# Sine Wave Generator Circuit - Bipolar

I have this sine wave generating circuit working. It is based on an application note from TI (http://www.ti.com/lit/wp/snoa839/snoa839.pdf).

we are driving an inductive sensor with a 2KHz sine wave, and right now I am putting a filter and amplifier to make the the generated signal have zero DC offset, and have the amplitude we need. I was wondering what changes to the circuit would be needed to change this circuit to a bipolar (+-5V), or is there an alternative layout that would be better for bipolar? • (1) connect -ve rail (pin 4) to -5V. (2) connect R2 to 0V instead of +5V. (Alternatively, delete it and reduce R1 to 500R. (3) verify that your chosen opamp works on +/-5V before switching on. – Brian Drummond Jan 10 '18 at 13:48
• The DC midpoint is set by R2 and R4 at V+ /2. Connect R2 to ground placing R2 and R4 in parallel. Then the opamps need a negative supply voltage as well so connect the opamp's Vss pin to a -5 V supply rail. – Bimpelrekkie Jan 10 '18 at 13:51

## 1 Answer

I was wondering what changes to the circuit would be needed to change this circuit to a bipolar (+-5V)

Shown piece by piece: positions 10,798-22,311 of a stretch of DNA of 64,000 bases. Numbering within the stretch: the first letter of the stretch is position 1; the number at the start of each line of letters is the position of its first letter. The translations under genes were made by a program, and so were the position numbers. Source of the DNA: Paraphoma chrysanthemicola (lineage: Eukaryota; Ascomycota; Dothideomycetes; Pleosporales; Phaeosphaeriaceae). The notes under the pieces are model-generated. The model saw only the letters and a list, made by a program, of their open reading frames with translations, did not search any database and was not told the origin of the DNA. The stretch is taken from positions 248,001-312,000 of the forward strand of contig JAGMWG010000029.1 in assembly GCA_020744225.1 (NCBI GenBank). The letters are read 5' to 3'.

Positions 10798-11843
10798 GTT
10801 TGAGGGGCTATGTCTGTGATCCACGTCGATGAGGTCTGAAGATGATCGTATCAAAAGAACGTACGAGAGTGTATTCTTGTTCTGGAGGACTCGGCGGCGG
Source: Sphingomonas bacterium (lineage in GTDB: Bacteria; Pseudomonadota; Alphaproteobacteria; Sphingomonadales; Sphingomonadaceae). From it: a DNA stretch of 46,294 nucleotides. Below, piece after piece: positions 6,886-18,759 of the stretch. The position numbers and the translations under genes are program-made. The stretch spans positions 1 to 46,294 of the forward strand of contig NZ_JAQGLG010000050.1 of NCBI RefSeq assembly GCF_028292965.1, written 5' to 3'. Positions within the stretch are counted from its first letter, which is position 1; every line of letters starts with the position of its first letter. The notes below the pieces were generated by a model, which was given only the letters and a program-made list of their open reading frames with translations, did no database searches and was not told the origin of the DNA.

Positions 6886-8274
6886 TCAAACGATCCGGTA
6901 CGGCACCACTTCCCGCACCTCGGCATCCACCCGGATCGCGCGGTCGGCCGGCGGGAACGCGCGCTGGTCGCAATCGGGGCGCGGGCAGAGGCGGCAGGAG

I'd start by powering both op-amps with bipolar supplies, something like +/- 9 volts. This gives enough supply overhead to produce a sensible output level of a 5 volt peak sine wave. The split bipolar supply also naturally gives you a centre point of 0 volts (desireable). R4 would also need to connect to the negative rail.

Next I would ensure that the output from the first stage (the relaxation oscillator) fed the 2nd stage (a 2nd order low pass filter) via a decoupling capacitor and resistor to ground. Those two components are there to remove any DC offset from the oscillator because that sort of oscillator is going to produce an offset that is generally undesireable due to asymmetries in the output limiting.

I might also consider that to give a reasonably constant output amplitude, the output from the oscillator is limited by precision voltage shunts (possibly LT1389 or SPX4040) to restrict the output to +/- 2.5 volts. This would then mean that the 2nd stage filter will need a gain of 2 to obtain +/- 5 volts peak to peak. That gain can be tweaked to set the output precisely at +/- 5 volts.

If you choose rail to rail op-amps and have a stable + and - 5 volt rails then you can probably rely on the square wave output's amplitude from the first stage.